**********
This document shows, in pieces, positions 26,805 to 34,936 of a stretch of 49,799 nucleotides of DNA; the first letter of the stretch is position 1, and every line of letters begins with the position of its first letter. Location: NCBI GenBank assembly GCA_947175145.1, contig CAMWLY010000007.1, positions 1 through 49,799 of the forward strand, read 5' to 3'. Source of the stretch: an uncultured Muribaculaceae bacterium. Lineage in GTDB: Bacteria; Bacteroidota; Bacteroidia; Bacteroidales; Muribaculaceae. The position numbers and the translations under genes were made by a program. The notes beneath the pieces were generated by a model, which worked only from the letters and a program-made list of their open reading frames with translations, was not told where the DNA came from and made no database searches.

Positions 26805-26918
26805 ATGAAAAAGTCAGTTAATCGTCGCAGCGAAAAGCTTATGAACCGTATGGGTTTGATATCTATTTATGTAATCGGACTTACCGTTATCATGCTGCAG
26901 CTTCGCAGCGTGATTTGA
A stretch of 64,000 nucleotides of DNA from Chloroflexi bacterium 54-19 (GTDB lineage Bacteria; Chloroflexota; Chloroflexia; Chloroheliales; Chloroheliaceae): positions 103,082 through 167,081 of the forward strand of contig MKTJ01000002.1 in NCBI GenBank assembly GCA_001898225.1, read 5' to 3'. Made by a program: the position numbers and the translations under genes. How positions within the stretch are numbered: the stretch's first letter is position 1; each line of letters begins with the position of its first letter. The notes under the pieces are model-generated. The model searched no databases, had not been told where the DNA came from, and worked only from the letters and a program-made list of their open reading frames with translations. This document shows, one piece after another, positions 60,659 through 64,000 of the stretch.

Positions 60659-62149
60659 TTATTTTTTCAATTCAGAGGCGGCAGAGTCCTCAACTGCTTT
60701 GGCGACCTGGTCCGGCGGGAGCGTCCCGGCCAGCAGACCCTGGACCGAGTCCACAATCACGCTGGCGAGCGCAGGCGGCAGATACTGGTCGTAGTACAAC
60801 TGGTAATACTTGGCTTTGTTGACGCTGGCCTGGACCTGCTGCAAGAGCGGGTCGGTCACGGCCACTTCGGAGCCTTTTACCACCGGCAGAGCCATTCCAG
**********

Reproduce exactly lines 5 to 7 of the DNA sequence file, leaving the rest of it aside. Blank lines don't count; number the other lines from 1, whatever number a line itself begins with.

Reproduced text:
A stretch of 64,000 nucleotides of DNA from Chloroflexi bacterium 54-19 (GTDB lineage Bacteria; Chloroflexota; Chloroflexia; Chloroheliales; Chloroheliaceae): positions 103,082 through 167,081 of the forward strand of contig MKTJ01000002.1 in NCBI GenBank assembly GCA_001898225.1, read 5' to 3'. Made by a program: the position numbers and the translations under genes. How positions within the stretch are numbered: the stretch's first letter is position 1; each line of letters begins with the position of its first letter. The notes under the pieces are model-generated. The model searched no databases, had not been told where the DNA came from, and worked only from the letters and a program-made list of their open reading frames with translations. This document shows, one piece after another, positions 60,659 through 64,000 of the stretch.

Positions 60659-62149
60659 TTATTTTTTCAATTCAGAGGCGGCAGAGTCCTCAACTGCTTT